Prodigal Son: Family Drama can be Murder – HBO Max Review

The son of a serial killer becomes a criminal profiler in order to stop other murderers.

SUMMARY

Malcolm Bright (Tom Payne) is a criminal profiler who works for the NYPD. His father, Martin Whitly (Michael Sheen), is a world-class doctor… and a serial killer known as “the Surgeon” who killed at least 23 people. Martin was arrested when Malcolm was a child and has since resided in an asylum. Malcolm’s sister, Ainsley (Halston Sage) is a TV Reporter while his mother Jessica (Bellamy Young) is a successful businesswoman and more successful alcoholic. Along with Lt. Gil Arroyo (Lou Diamond Phillips), Det. Dani Powell (Aurora Perrineau), Det. JT Tarmel (Frank Harts), and medical examiner Edrisa Tanaka (Keiko Agena), Malcolm uses his unique insight into the mind of a serial killer to track down murderers, sometimes with his father’s advice.

I kinda buy the family resemblance.

END SUMMARY

I had not heard anything about this show during its first season on Fox, but when the show came on HBO Max, I was told to check it out. I’m not going to say that this show is a game-changer or anything like that, but it is a nice take on the idea of having someone touched by evil being gifted at fighting evil. Malcolm is frequently depicted as being able to envision what the killer did by placing himself in their mindset, something that often seems to damage his psyche a bit. Due to his father and these tendencies, most of his colleagues are at least hesitant to work with him. He has a history with drugs. He also is shown to have insomnia and violent night-terrors. His trauma, while he is able to use it, is still affecting every aspect of his life. I find this to be much more interesting than many other series where the person is just depicted as “dark and brooding.”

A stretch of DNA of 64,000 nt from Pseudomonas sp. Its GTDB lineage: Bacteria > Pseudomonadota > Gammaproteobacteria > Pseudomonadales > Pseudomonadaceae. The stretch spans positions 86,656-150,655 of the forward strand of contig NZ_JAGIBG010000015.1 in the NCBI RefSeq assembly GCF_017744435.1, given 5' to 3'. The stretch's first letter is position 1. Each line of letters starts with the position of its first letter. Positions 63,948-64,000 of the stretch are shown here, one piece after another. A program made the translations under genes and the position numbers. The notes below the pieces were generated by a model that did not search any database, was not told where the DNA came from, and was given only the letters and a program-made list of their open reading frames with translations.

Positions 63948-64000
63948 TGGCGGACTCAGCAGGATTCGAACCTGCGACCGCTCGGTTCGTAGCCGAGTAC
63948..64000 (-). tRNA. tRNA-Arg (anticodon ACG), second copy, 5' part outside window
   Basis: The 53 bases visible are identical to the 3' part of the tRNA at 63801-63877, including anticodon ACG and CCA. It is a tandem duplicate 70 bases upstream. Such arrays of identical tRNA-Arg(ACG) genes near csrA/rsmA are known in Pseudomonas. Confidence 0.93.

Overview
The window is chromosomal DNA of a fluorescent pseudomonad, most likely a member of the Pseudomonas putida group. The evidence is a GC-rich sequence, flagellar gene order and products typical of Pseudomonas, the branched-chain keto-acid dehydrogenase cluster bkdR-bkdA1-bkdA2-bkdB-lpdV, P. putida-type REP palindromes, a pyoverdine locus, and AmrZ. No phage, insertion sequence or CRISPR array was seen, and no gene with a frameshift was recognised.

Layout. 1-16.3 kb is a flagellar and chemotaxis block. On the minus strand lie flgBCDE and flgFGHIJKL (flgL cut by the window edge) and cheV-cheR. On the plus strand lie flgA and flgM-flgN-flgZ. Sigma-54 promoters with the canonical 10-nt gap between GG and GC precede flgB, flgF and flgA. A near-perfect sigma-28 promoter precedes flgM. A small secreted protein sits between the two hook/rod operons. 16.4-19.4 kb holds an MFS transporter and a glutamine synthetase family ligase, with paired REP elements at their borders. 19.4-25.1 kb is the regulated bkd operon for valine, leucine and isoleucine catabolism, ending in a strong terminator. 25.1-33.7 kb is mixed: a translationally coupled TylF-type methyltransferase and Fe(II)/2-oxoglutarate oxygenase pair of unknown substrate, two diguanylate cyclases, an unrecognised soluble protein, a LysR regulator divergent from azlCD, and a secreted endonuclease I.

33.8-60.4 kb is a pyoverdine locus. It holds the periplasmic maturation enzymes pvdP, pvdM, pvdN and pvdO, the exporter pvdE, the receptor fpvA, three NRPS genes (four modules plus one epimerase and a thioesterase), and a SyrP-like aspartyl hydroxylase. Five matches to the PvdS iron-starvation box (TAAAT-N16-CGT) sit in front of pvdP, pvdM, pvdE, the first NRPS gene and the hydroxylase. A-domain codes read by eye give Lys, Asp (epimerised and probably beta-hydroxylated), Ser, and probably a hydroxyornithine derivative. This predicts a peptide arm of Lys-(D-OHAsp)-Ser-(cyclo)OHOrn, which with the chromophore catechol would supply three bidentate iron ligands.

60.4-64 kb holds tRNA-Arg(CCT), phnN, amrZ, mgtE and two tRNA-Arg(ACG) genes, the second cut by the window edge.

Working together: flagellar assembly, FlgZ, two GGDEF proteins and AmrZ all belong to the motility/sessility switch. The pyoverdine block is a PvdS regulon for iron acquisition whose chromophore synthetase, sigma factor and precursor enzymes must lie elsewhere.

He also gets into some very dark situations.

Michael Sheen is absolutely captivating as Martin Whitly, something that helps sell the belief that he is a psychopath. Whitly is not your typical Hannibal Lecter-esque mastermind. Instead, he’s a blatant narcissist who twists everything to his own glorification. He constantly praises his history as a doctor, claiming himself (accurately) among the best in the world, and says he’s a great father, but he often refuses to acknowledge being a serial killer. Despite that, when it comes up, he suggests that serial killers are better than normal people, making outlandish claims that are often easily rebuffed by those he is talking to. It feels fairly original and potentially more accurate to how such a person might be.

And here I thought he was an angel.

The supporting cast in this show is excellent. Lou Diamond Phillips plays the detective who both employs Malcolm and arrested his father. It gives him a strange relationship to Malcolm and his mother, bordering on being a surrogate father in some ways, but also distanced because he did still technically break up their family. Phillips does a great job balancing the elements. The rest of the team has their own relationships with Malcolm, but my favorite is Keiko Agena as Tanaka, who has a terrible crush on Malcolm and is hilariously awkward around him. 

I do love me some LDP.

Overall, it’s a pretty solid show. I really recommend it if you’re a fan of detective shows. 

If you want to check out some more by the Joker on the Sofa, check out the 100 Greatest TV Episodes of All TimeCollection of TV EpisodesCollection of Movie Reviews, or the Joker on the Sofa Reviews.

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